Austin, Texas has joined the LED City program. The LED City program is an international initiative to deploy and promote energy-efficient light-emitting diode (LED) technology.

In December 2007, the city of Austin and Austin Energy retrofitted a floor of the One Texas Center Parking Garage with 47-watt LED fixtures from Beta LED. LED fixtures also have been installed in a hallway at Austin Energy headquarters, in streetlights on Barton Springs, in the Palmer Events Center marquee sign and in the water fountain at the new Palmer Events Center Park. Additional test installations are planned throughout the city, including a portion of the lights surrounding the Lady Bird Lake Hike and Bike Trail.

“One of the workhorses in the city’s lighting inventory is the 250-watt, high-pressure sodium Cobra-head roadway fixture. We plan to evaluate LED solutions that have the potential to reduce energy consumption by 47 to 90 percent over traditional lighting solutions,” said Austin Mayor Will Wynn. “Just by retro-fitting 5,000 streetlights—a mere portion of all of the streetlights within the city—the city could realize savings of up to $500,000 a year. And that doesn’t include additional maintenance and labor-cost savings if we won’t be sending out a worker in a boom truck an additional six to seven times just to change a light bulb.”

The total wattage of the LED garage light installation is about 30 percent below the allowable wattage as required by the Energy Code Allowance, Wynn said. “This represents a savings of $6,795 a year in utility costs compared to the code allowance. Because LEDs typically last five to seven times times longer than the prior fixture bulbs, the city anticipates it could achieve an additional savings of $27,000 in replacement lamp costs over the life of the LEDs. The combined annualized savings to the city could be $10,178 per year with a simple payback of 6.5 years. This lighting strategy is part of our efforts to achieve Energy Star and LEED Accreditation for city of Austin buildings. LEDs represent a new, exciting technology that can help us achieve the ambitious goals we have established through our Climate Protection Plan.”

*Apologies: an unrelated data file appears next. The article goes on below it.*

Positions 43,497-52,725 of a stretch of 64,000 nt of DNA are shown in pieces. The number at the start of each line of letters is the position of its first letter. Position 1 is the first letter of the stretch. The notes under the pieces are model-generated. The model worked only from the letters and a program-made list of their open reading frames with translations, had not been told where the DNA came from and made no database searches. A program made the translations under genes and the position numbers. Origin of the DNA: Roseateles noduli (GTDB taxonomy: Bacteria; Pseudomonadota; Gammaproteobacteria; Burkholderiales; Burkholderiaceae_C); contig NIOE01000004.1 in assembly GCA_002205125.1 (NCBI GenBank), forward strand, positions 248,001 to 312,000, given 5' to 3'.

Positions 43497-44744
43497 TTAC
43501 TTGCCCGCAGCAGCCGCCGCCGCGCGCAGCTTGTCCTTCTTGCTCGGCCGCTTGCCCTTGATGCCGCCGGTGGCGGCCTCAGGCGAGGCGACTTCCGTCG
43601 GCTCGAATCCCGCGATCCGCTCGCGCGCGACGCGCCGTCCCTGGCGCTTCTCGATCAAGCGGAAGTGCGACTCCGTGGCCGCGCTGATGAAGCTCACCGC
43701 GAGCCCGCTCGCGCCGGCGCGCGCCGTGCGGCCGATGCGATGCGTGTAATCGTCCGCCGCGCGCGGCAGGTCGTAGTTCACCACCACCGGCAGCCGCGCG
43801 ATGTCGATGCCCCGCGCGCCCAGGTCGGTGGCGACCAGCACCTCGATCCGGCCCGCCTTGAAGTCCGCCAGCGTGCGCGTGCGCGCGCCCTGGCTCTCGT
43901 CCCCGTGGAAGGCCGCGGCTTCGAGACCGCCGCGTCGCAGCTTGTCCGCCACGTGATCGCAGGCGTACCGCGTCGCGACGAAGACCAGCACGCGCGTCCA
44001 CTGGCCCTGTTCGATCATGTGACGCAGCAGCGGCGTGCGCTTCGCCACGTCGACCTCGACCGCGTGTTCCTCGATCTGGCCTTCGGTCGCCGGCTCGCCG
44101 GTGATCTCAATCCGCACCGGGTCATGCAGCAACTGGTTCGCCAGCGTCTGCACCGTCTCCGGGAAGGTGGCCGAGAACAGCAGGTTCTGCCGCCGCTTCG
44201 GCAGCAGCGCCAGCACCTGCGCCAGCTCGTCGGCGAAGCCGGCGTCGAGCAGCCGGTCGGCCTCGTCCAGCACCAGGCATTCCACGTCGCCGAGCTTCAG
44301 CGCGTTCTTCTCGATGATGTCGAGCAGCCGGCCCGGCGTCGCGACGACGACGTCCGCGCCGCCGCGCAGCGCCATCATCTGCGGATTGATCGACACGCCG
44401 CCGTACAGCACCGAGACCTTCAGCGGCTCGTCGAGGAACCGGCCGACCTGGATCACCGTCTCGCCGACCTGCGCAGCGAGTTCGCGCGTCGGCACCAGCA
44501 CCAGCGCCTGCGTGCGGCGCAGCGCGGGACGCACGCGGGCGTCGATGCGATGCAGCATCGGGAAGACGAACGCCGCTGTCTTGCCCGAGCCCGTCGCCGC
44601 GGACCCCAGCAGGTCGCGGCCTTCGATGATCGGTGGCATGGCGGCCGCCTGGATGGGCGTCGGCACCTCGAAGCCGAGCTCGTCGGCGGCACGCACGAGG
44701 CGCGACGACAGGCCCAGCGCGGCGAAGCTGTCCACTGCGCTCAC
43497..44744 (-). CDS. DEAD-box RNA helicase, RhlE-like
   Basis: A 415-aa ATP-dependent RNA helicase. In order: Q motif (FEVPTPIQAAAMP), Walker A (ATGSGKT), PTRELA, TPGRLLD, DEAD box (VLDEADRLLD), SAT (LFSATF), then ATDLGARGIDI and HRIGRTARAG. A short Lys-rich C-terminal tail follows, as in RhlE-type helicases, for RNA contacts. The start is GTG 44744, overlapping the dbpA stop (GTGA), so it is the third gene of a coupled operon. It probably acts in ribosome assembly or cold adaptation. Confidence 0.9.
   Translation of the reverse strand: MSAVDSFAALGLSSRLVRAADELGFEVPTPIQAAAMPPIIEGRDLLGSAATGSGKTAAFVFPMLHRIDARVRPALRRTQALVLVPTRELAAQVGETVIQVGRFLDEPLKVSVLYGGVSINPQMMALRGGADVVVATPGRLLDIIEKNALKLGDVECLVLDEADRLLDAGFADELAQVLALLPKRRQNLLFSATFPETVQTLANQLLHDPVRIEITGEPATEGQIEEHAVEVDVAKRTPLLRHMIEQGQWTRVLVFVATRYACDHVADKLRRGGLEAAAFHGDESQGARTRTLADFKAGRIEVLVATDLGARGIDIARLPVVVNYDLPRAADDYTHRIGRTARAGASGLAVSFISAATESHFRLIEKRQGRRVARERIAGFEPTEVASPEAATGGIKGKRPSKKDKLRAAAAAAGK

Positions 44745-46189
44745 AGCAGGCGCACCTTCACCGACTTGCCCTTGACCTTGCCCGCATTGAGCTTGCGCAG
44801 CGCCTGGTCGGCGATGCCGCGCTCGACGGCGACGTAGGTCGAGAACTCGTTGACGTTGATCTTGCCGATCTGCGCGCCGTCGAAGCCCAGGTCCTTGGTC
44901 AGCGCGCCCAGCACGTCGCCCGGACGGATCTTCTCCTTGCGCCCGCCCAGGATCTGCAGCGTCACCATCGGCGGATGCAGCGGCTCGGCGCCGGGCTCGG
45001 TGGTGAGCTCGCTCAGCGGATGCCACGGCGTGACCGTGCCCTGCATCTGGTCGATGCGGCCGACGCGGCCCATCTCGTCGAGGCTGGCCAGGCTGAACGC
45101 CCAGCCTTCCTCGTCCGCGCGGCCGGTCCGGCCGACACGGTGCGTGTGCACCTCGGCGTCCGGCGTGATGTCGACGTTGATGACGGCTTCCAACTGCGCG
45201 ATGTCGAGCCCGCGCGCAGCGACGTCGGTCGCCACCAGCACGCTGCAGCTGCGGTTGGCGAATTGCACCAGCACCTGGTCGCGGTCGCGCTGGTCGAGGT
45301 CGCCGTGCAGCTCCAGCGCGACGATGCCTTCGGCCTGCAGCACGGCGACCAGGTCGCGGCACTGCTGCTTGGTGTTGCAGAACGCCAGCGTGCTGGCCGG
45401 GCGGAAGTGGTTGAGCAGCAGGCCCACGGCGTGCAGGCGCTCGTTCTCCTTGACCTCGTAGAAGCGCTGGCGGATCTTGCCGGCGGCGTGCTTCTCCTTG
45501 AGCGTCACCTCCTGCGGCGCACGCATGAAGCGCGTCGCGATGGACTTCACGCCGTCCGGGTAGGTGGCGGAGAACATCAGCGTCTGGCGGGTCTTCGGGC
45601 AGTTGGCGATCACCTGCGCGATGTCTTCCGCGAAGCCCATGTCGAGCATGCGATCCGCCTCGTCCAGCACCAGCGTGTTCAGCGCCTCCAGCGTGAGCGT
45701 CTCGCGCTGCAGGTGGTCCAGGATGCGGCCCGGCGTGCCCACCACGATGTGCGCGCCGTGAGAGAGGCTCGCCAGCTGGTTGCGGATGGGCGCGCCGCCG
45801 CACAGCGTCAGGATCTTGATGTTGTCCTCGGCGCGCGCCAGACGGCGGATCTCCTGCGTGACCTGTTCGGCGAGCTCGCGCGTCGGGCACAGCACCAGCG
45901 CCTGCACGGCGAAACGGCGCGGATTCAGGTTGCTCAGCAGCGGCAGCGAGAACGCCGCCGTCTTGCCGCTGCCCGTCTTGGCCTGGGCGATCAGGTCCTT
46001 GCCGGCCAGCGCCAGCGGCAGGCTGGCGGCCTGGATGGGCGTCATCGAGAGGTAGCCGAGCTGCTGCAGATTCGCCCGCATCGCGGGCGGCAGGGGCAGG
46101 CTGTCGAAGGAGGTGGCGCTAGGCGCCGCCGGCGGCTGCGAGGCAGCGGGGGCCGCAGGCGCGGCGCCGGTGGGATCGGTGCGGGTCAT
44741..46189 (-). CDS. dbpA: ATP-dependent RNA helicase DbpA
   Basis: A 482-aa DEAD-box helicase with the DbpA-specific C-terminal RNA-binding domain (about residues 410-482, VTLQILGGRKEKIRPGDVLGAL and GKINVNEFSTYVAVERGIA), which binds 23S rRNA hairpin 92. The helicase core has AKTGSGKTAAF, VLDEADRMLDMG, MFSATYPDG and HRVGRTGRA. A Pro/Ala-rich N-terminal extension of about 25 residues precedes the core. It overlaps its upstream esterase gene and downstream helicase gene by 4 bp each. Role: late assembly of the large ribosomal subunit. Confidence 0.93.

“Austin Energy has a $17 million-per-year rebate program that encourages commercial and home energy customers to purchase and use products that provide significant energy savings,” said Roger Duncan, Austin Energy’s interim general manager. “Our LED lighting rebate of $300-per-kilowatt-of-capacity-reduced aims to cover about 30 percent of the upfront cost of LEDs to help businesses explore the benefits of this new technology.”

In 2003, the city of Austin retrofitted more than 5,200 traffic signals and 3,700 pedestrian signals with LEDs. The wattage of the traffic signals was reduced from 135 watts to 11 to 15 watts each—a 90 percent reduction. The award-winning retrofit has realized a savings of 7.25 million kilowatt-hours per year and removed 830 kilowatts of demand load from the city grid, and the city estimates it has saved taxpayers $1.4 million per year plus additional maintenance and labor savings.